|Plot Summary of Closing Time|
Putnam, Sep 2001, 23.95, 288 pp.
New York history writer Terry Orr turned private sleuth is after Raymond Weisz who killed his son by pushing the young child into an oncoming train. Terry's beloved wife also died when she tried to rescue her child. Terry still grieves his loss and writes in a journal addressed to his wife. Still he believes that bringing Weisz to justice will give him closure. Because of this, Terry's twelve-year-old daughter Bella seems more like the adult at times in their relationship.
While jogging in Manhattan, Terry finds the battered corpse of cabby Aubrey Brown. When he learns the man was a loner with a tragic past, Terry feels an affinity to the victim even though he loves Bella. Terry begins to investigate who killed the African-American taxi driver. However, Terry is sidetracked when he rescues his daughter and his wife's former agent from a bomb that exploded at the latter's art gallery. He has another case to investigate because the obsessed Terry feels he must get involved.
CLOSING TIME is an engaging private investigative tale that feels more like an amateur sleuth story because Terry has no experience whatsoever in his new line of work. Terry is a maudlin character while Bella is a cheerful individual who seems much older than the preadolescent she is. The story line centers on Terry rather than on any of his three investigations, but that allows the audience a deep look inside the emotional chopped meat of the hero's soul. Jim Fusilli has written a powerful character study inside an engaging mystery novel.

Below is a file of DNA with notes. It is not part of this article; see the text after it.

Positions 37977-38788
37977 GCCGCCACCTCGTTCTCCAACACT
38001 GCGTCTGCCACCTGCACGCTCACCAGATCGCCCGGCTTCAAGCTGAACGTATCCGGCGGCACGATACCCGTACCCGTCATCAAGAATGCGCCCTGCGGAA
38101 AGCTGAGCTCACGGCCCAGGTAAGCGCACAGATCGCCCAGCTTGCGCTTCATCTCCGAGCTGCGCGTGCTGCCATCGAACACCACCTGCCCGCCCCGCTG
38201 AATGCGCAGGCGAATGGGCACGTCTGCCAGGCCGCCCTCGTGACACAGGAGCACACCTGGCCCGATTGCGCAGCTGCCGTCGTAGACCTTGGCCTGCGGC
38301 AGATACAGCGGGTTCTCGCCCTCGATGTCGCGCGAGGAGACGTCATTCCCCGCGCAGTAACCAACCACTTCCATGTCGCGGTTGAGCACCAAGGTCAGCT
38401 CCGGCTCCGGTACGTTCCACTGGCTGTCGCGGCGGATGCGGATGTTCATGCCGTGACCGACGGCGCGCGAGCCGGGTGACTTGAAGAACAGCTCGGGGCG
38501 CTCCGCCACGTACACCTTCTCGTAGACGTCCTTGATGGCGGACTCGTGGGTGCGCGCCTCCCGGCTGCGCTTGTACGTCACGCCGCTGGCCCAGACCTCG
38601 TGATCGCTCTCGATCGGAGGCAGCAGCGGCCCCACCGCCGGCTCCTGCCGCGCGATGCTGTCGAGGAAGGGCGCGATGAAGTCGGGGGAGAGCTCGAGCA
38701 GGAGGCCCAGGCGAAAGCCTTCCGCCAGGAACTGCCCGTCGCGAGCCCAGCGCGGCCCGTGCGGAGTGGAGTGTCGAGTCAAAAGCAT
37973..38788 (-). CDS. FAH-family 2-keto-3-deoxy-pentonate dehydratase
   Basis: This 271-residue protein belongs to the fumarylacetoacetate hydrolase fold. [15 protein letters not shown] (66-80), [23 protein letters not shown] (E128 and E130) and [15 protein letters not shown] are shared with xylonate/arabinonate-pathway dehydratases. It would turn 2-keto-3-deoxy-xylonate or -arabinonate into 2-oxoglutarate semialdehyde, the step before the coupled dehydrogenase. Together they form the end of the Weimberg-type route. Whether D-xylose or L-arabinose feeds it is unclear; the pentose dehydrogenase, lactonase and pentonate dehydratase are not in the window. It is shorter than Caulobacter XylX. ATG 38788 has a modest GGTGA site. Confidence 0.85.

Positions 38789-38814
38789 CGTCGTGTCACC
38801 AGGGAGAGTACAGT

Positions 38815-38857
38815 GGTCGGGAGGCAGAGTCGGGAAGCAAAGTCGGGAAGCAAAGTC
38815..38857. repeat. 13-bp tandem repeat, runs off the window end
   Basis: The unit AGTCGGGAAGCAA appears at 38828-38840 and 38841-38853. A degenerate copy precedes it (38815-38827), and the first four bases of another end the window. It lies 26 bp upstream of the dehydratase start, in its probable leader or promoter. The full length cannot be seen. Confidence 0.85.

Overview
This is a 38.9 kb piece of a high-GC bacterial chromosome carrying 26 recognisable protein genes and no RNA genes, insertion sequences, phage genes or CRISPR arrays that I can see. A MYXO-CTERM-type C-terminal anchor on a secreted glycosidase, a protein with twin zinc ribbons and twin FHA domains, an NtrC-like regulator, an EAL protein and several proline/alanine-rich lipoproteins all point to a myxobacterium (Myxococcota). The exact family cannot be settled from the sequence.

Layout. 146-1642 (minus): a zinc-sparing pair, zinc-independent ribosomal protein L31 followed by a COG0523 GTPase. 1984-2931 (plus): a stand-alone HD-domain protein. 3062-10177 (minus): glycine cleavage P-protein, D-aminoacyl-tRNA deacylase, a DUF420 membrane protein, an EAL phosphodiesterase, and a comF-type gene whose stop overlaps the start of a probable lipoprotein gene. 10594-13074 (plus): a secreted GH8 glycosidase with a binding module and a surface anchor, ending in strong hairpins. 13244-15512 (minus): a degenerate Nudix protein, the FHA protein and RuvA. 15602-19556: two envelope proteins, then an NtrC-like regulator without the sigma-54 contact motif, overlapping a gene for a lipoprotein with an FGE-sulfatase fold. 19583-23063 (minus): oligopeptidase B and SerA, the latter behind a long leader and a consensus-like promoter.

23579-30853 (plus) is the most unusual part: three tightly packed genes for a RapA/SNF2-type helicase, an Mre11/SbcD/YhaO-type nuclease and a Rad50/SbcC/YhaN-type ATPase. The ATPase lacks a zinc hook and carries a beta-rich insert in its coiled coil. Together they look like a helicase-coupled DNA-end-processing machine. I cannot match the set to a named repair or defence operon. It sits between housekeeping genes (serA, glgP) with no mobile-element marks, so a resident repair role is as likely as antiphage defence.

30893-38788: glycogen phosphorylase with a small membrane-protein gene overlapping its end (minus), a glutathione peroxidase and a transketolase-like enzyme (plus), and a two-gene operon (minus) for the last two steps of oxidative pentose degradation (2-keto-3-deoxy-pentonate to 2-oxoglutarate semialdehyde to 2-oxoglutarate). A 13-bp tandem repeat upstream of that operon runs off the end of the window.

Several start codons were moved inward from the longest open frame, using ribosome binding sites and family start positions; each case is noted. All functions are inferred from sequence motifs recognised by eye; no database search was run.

This synopsis report prepared by Harriet Klausner
|Chapter Analysis of Closing Time|
Ratings are on a 1-10 scale (Low to High)
What % of story relates directly
to the mystery, not the subplot?
- chronically deranged person
Kid or adult book?
- Adult or Young Adult Book
Murder Mystery (killer unknown)
General Crime (including known murderer)
Who's the criminal enemy here?
- finding a known killer
Accounts of torture and death?
- generic/vague references to death/punishment
Amount of dialog
- significantly more descript than dialog
Note: the views expressed here are only those of the reviewer(s).
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